The Botanical Garden is a great place year round, with something always in bloom. Spring is, of course, an amazing time with a riot of colors. Some of the highlights include the Orchid Display House in the Fuqua Orchid Center, the Rose Garden, the Winter Garden, the Japanese Garden, the Conservation Garden, and the Desert House. What there is to see will depend somewhat on the time of year you are visiting. However, the indoor gardens are always pleasant to wander through.
7 Oakland Cemetery
The Historic Oakland Cemetery in Atlanta began as six acres in 1850. It was originally designed as a garden cemetery. Over the years, particularly during the time of the Civil War, the site grew, accommodating those killed on the battlefield. Eventually the cemetery came to encompass 88 acres. In 1884 the cemetery stopped selling plots. Eventually this once lovely cemetery fell into disrepair as those tending the plots moved away or died.
In 1976 Oakland Cemetery was declared a National Historic Landmark and the Historic Oakland Foundation was established. In combination with the city the organization has done much work to maintain the cemetery. Today it is promoted as a historic cemetery and parkland with gardens, sculptures, and wildlife. There is even a Visitor Center and Museum Shop.
8 Fernbank Museum of Natural History
Opened in 1992, the Fernbank Museum of Natural History portrays the natural history of Georgia as well as technical and scientific phenomena with the aid of modern techniques. Some of the most eye catching exhibits at the museum are the huge dinosaur statues at the entrance and the dinosaur skeletons in the Great Hall. Perhaps more entertaining are the interactive displays of the "Sensing Nature". There are many other interesting exhibits on the natural history of the local landscape and cultures from other parts of the world. Note that the floors are made of limestone tiles with embedded fossils.
A huge gallery is dedicated to special exhibitions of temporary and traveling exhibits. There is also an IMAX theater showing nature related movies, as well as an on-site Star Gallery.
9 Michael C Carlos Museum
The Michael C Carlos Museum of Emory University has one of the largest collections of ancient art in the Southeast, with objects from ancient Egypt, Greece, Rome, the Near East, and the ancient Americas. The permanent collection also contains works from the Renaissance right through the modern times.
10 Stone Mountain Park
16 miles east of the city centre is Stone Mountain Park, commemorating the soldiers of the southern states who fell in the Civil War. In the centre of the park is Stone Mountain, an 863 foot high mass of exposed granite with a circumference of 5 miles. On the east flank of the hill is an equestrian relief, hewn from the rock between 1923 and 1970, depicting the three Confederate leaders, President Jefferson Davis and his two generals, Stonewall Jackson and Robert E. Lee. The top of the hill can be reached by cable car, and around it runs an old steam railway. Nearby is an artificial lake on which there are paddle-steamer cruises. Other features are a museum devoted to the early days of industrialisation in the southern states, a Civil War Museum and a restored antebellum plantation.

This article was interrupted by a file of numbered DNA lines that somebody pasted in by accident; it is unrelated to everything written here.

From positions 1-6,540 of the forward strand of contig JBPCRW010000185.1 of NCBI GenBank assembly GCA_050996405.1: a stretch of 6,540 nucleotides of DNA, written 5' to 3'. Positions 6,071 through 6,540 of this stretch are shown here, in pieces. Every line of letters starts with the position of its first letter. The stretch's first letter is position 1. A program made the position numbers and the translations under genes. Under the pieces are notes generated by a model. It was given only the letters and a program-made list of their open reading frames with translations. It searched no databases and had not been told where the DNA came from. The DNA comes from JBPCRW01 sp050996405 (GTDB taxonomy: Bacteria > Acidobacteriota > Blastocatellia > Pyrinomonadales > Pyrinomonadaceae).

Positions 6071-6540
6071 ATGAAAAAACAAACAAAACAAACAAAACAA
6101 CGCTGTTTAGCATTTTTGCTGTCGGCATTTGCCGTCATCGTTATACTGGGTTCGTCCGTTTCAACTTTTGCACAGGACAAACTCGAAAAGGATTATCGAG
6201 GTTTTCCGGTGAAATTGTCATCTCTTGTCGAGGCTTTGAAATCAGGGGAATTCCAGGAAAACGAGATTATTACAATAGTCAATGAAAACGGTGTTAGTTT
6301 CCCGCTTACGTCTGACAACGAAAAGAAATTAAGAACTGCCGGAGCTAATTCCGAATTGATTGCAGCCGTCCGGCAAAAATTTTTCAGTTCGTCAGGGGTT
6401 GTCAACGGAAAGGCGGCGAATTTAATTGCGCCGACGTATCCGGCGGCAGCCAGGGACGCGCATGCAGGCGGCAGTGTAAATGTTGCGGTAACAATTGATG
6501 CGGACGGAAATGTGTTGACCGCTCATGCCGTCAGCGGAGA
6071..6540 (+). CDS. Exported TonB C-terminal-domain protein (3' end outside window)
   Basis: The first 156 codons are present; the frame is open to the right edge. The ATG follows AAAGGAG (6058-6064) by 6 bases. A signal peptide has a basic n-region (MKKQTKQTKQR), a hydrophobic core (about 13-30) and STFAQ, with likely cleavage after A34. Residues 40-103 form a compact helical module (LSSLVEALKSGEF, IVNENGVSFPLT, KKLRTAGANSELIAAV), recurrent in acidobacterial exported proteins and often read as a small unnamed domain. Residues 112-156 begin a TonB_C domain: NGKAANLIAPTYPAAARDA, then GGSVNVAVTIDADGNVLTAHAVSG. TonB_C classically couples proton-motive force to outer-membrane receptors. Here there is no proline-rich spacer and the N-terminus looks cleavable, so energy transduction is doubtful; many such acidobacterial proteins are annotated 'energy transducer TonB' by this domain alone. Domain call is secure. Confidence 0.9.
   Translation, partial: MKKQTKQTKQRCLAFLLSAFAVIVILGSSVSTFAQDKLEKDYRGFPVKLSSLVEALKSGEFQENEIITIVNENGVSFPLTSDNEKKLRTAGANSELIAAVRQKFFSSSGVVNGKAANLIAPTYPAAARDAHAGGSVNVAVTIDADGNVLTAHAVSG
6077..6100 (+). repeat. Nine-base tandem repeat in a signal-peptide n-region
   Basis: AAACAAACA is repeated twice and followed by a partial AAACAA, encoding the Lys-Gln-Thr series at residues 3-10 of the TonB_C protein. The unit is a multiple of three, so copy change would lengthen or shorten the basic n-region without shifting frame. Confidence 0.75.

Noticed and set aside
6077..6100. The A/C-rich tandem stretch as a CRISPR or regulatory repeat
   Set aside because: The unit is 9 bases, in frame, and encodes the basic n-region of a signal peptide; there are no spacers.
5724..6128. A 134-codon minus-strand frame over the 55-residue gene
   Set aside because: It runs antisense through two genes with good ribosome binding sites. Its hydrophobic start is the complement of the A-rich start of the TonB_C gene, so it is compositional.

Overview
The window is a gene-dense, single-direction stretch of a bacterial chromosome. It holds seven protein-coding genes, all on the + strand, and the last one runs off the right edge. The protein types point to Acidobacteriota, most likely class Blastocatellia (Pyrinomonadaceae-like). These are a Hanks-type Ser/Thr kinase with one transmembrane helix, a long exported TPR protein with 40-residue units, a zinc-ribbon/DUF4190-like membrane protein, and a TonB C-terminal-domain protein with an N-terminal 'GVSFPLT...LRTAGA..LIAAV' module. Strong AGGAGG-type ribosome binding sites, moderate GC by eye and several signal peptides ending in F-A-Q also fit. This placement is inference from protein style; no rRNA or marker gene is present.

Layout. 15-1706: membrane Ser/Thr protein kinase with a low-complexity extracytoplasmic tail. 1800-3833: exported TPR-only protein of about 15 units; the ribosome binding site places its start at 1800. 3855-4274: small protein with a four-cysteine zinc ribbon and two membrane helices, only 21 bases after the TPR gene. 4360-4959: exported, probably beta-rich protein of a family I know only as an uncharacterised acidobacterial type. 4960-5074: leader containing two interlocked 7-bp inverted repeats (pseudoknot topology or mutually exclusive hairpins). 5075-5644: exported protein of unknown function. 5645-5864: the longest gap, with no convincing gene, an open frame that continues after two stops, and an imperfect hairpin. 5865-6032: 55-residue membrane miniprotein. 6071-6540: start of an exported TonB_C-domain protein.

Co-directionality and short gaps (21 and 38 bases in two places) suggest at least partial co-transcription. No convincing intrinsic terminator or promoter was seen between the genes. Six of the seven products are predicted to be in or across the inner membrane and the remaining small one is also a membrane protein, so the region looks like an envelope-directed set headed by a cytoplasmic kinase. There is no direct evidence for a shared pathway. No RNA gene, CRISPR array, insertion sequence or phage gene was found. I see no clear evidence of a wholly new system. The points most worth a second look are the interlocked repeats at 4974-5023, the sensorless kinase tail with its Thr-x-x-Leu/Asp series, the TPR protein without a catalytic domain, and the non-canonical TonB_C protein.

11 Georgia Aquarium
The Georgia Aquarium in Atlanta features a wide variety of marine life and some very interesting and interactive activities for visitors. The aquarium is home to some of the largest creatures in the ocean including whale sharks, the largest fish in the sea. One unique option offered by the Georgia Aquarium is the opportunity to dive or snorkel in the tank with the sharks. To participate in the dive program visitors must have SCUBA diving certification. For those not looking to get wet, the aquarium also has an acrylic tunnel to walk through and view fish swimming on all sides.
12 Turner Field Tours & Ivan Allen Jr Braves Museum and Hall of Fame
The origin and history of the Atlanta Braves is displayed at the Ivan Allen Jr. Braves Museum & Hall of Fame in Atlanta. Beginning with the team's history in Boston and later Milwaukee the museum presents various artifacts such as games bats, uniforms and the 1955 World Series trophy. There are all kinds of photos in the museum as well as a video presentation.
Visitors can take a guided tour of Turner Field which begins at the Braves Museum and Hall of Fame. Tours generally last about one hour and take in all the major highlights, such as the Coca-Cola Sky Field, Scouts Alley, the Broadcast Booth, the Press Box, Clubhouse, and various other locations.
The museum can be found on the northwest side of Turner Field.
13 High Museum of Art
The architecturally noteworthy High Museum of Art, designed by architect Richard Meier, possesses an extraordinary collection of art from the Renaissance to the present day, with 19th century French masters predominating. The museum forms part of the Robert W. Woodruff Arts Center.
Founded in 1905, the High Museum of Art has an extensive collection of 19th and 20th C American art as well as significant European paintings and decorative art. The collection has also received the addition of modern and contemporary art, photography, and African art.
The museum hosts an annual film series features foreign, independent and classic cinema.
While the original building was designed by noted architect Richard Meier and opened in 1983, three new buildings, designed by Italian architect Renzo Piano, were added to house the growing collection.
14 Center for Puppetry Arts
The Center for Puppetry Arts is a hands-on museum with a large collection of puppets from around the world. Some of the displays include Chinese hand puppets and African rod puppets. Other exhibits feature posters, videos and photographs about puppetry. The Center offers a range of productions, from the Family Series performances to New Directions Series performances, which are designed for teen and adult audiences and focus on more sophisticated themes.